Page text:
15Behold, a man found in a certain field the croppings of a won­drous mine of gold, and he went forth and sold his home and all he had and bought the field; then he rejoiced in wealth.

16Now, there were present, scribes and Pharisees of wealth who loved their money, and their bonds and lands, and they laughed loud to scorn what Jesus said.

17Then Jesus spoke to them and said, You are the men who justify yourselves in sight of men; God knows your wickedness of heart;

18And you must know, O men, that whatsoever is revered and is exalted by the carnal mind, is an abomination in the sight of God.

19And Jesus went his way, and as he went a young man ran and knelt down at his feet and said, Good master, tell me what to do that I may have eternal life.

20And Jesus said, Why do you call me good? No one is truly good but God himself.

21And God has said, If you would enter into life, keep the Commandments of the law.

22The young man asked, To which commands did he refer?

23And Jesus said, You shall 197not kill; you shall not steal; you shall not do adulterous things; you shall not falsely testify;

24And you shall love your God with all your heart, and you shall love your neighbor as yourself.

25The man replied, These things I have observed from youth; what lack I yet?

26And Jesus said, One thing you lack; your heart is fixed on things of earth; you are not free.

27Go forth and sell all that you have, and give your money to the poor, and come and follow me, and you shall have eternal life.

28The man was grieved at what the master said; for he was rich; he hid his face and went in sorrow on his way.

29And Jesus looked upon the sorrowing man and said, It is so hard for men with hoarded wealth to enter through the door into the kingdom of the soul.

30And his disciples were amazed at what he said.

31He answered them and said, I tell you, men, that they who trust in riches cannot trust in God and cannot come into the kingdom of the soul;

32Yea, it is easier for a camel to go through a needle’s eye than for a man with hoarded wealth to find the way of life. And his disciples said, Who then can find the way? Who can be saved?

33And Jesus said, The rich may give his gold away; the high may kiss the dust, and God will save.

34Then Jesus spoke this para­ble to them:

35A rich man lived in splendid state; he wore the finest garments men could make; his boards were loaded with the costliest viands of the land.

36A beggar, blind and lame, whose name was Lazarus, was wont to sit beside the waste gate of this home that he might share with dogs the refuse from the rich man’s boards.

37It came to pass that Lazarus died, and angels carried him away unto the bosom of our father Abraham.

38The rich man also died, and he was buried in a costly tomb; but in the purifying fires he opened up his eyes dissatisfied.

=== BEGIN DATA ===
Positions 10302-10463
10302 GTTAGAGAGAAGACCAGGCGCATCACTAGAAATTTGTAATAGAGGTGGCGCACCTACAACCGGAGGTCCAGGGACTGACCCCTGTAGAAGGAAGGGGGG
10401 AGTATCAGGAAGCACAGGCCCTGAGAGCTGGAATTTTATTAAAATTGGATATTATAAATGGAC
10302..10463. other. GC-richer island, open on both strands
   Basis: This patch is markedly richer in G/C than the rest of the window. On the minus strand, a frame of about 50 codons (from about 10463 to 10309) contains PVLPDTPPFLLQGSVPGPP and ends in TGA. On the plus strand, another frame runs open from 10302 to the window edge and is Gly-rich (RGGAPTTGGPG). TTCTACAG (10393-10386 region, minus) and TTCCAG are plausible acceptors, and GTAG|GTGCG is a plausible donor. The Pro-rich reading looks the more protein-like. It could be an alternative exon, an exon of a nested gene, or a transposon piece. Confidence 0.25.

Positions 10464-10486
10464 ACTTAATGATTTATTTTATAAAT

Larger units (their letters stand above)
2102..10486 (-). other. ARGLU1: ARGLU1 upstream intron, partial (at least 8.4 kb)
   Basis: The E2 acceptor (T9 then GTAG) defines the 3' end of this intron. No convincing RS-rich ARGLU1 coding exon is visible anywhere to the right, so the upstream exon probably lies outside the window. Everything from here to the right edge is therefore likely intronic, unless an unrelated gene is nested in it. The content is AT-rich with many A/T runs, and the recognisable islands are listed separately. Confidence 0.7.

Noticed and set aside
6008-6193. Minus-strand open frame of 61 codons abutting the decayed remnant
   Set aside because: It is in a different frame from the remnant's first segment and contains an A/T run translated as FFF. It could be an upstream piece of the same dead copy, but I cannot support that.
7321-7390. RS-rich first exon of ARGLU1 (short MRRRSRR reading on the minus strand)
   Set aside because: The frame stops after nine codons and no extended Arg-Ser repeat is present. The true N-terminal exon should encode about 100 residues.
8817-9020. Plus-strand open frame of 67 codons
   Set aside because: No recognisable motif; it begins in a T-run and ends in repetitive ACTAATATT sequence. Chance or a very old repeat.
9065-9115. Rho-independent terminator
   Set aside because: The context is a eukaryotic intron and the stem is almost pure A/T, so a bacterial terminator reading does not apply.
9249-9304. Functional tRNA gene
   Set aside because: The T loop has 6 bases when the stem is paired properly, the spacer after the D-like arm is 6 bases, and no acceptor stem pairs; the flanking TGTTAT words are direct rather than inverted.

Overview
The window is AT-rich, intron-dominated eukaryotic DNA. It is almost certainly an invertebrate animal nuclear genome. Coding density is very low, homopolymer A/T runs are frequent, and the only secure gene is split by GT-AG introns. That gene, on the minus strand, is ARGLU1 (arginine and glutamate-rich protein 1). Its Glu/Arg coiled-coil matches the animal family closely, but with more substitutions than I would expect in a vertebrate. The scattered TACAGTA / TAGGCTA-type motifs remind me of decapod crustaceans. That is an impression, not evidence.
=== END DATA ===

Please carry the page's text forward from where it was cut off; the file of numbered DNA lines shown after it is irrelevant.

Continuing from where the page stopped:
39He looked and saw the beg­gar resting peacefully in the bosom of his father Abraham, and in the bitterness of his soul he cried,

40My father Abraham, look down in mercy on your son; I am tormented in these flames.

41Send Lazarus, I beseech, that he may give me just a sup of water to cool my parched tongue.

42But Abraham replied, My son, in mortal life, you had the best things of the earth and Lazarus had the worst, and you would not give him a cup of water there, but drove him from your door.

43The law must be fulfilled, and Lazarus now is comforted, and you are paying what you owe.

44Besides, there is a great gulf fixed between your zone and us, and if I would I could not send Lazarus to you, and you cannot come up to us till you have paid your debts.

45Again the man in anguish said, O father Abraham, I pray, send Lazarus back to earth, and to my father’s house, that he may tell my brothers who are yet in life, for I have five of them, about the horrors of this place, lest they come down to me and not to you.

46And Abraham replied, They 198have the words of Moses and the seers, let them hear them.

47The man replied, They will not hearken to the written word; but if a man would go up from the grave they might believe.

48But Abraham replied, If they hear not the words of Moses and the seers they would not be persuaded even though one from the dead stood in their midst.

49And Peter said, Lord, we have left our all to follow you; and what is our reward?

50And Jesus said, Most verily I say to you, that you who have left all to follow me shall come into a newness of a life hid deep with Christ in God.

51And you shall sit with me upon the throne of power, and judge with me the tribes of Israel.

52And he who conquers carnal self, and follows me through Christ shall have a hundred fold of that which is the wealth of life on earth, and in the world to come, eternal life.

CHAPTER 143.

Righteousness in rewards. Jesus re­lates the parable of the husband­man and the laborers. Makes known the divine law of divorce. The mystery of marriage.

1The Lord was standing by the sea; the multitudes were there and one stood forth and said,

2Does God bestow rewards as men bestow rewards, for what is done?

3And Jesus said, Men never know what other men have done, this life is such a seeming life.

4One man may seem to do a mighty work, and be adjudged by men as worthy of a great reward.